Xfinity is the new name for the re-branding and rollout of their new and improved digital services. According to Comcast, some 30 cable networks are providing over 2,000 hours of programming and eventually all content will be accessible on the screen of your choice, including mobile devices.
As the “launch” spot and promotional materials claim: customers will be getting more high speed Internet, more downloads, more channels, more choice, more control. Get it: infinitely more than Hulu, Direct TV, DISH, Verizon, Apple and other competitive sources of content and delivery. Get it: Xfinity.
I know some of you may be saying, “Oh, that’s so clever. Not! How un-CLIO like.” Just to be clear, I am not saying this solves everything for the Philadelphia cable giant or its 23.8 million subscribers. But you have to admit, they got this part of the equation right.
In a world where everyone is too cool for school, there are times to be straightforward and not overly clever. Ironically enough, there are times when less is more even if the pitch is all about more.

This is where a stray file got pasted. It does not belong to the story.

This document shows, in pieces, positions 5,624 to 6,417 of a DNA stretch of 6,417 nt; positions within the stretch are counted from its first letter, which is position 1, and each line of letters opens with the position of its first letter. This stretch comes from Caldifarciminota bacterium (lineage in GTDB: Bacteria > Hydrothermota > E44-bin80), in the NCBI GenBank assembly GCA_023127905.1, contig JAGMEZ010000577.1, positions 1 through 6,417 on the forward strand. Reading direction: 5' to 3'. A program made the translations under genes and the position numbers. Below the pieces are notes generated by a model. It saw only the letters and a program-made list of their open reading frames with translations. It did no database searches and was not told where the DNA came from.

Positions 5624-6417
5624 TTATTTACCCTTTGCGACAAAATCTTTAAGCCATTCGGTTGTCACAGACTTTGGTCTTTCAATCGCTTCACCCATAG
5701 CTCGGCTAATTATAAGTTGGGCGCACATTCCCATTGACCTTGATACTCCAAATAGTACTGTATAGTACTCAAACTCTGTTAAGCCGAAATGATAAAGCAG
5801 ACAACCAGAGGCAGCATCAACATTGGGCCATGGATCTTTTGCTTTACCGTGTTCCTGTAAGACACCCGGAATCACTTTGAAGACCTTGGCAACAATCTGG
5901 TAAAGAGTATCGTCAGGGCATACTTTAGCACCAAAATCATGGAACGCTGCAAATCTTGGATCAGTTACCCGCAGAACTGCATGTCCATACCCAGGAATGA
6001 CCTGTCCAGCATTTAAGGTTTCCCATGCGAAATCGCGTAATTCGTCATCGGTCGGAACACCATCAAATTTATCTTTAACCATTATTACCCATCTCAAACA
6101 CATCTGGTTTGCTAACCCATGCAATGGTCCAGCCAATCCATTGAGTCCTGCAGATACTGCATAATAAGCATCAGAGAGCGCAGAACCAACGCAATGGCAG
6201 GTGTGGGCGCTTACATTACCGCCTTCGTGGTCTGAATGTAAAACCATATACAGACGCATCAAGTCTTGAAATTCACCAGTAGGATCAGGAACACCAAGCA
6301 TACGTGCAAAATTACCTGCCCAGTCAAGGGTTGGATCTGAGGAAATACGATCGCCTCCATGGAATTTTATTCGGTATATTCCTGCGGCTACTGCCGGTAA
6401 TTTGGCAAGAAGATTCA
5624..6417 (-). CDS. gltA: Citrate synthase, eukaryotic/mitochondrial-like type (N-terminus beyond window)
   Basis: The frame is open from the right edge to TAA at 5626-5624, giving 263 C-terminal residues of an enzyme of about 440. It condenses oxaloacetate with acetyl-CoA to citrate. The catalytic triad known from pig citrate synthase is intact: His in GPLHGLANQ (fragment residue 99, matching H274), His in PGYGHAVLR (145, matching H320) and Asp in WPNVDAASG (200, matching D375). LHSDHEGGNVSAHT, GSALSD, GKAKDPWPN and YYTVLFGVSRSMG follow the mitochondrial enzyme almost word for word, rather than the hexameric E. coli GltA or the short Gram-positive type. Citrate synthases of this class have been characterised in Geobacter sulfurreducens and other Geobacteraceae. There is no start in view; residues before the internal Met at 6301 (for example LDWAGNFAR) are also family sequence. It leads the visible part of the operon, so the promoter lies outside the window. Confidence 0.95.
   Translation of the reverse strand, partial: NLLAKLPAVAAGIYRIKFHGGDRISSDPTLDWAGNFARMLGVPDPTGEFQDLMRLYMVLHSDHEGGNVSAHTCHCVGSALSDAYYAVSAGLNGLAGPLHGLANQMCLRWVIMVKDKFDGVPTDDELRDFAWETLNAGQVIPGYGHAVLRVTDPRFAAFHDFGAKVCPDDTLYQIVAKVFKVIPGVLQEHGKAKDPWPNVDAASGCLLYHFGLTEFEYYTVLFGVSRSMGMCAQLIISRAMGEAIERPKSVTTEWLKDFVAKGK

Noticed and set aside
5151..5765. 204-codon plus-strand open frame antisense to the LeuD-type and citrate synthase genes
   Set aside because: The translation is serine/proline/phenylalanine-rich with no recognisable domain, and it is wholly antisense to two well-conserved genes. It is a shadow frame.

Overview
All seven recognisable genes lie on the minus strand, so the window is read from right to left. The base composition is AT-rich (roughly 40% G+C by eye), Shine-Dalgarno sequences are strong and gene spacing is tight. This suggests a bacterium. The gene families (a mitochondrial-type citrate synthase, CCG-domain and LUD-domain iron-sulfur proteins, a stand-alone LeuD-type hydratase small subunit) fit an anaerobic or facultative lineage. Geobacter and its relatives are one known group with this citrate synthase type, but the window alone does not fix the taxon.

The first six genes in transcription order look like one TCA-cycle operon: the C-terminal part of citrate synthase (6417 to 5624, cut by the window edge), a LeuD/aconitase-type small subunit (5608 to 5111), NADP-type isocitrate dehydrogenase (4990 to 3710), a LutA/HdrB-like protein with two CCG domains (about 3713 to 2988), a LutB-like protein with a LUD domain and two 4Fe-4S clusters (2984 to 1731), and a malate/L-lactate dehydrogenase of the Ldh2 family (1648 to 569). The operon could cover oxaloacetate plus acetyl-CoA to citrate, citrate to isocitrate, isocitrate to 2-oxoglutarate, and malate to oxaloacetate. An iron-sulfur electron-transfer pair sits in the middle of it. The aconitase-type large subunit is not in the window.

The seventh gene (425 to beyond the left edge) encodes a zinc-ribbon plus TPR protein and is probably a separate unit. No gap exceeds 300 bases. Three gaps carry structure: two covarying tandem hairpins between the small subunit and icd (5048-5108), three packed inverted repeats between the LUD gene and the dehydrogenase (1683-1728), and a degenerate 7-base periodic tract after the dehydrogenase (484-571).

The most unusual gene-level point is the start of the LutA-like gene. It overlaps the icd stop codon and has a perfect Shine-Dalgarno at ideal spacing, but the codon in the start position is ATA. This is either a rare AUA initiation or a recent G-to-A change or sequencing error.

In more ways than one this commercial is spot on. It starts with a little late night mystery reminiscent of the movie Poltergeist where the TV is on and everyone is asleep.
Every thing delivers individually and collectively. The message is crystal clear, the visuals engaging and the voice over is pitch perfect; thanks to a superb use of actor John Hamm.
If you are still not buying it, at least get hip to the inside joke using Mr. Hamm; who plays the creative director of a 1960’s Madison Avenue ad agency on A&E’s award winning series “Mad Men”.
Just to prove it, I have not talked to anyone yet who recognized his voice. Sometimes the medium is not the message or if you’re lucky at least it doesn’t get in the way. Given the advertiser, the target and the topic, they appear to be getting the best of both worlds.
Who woulda thunk it. The game itself was far better than the ads. The game was super. The spots were not. There were a few exceptions. Film at eleven.
BTW: Last February I was so underwhelmed that I gave myself a bye. However, I am back at my post (pun intended) by popular demand.
Now, the ground rules. Same ones I established a few years ago.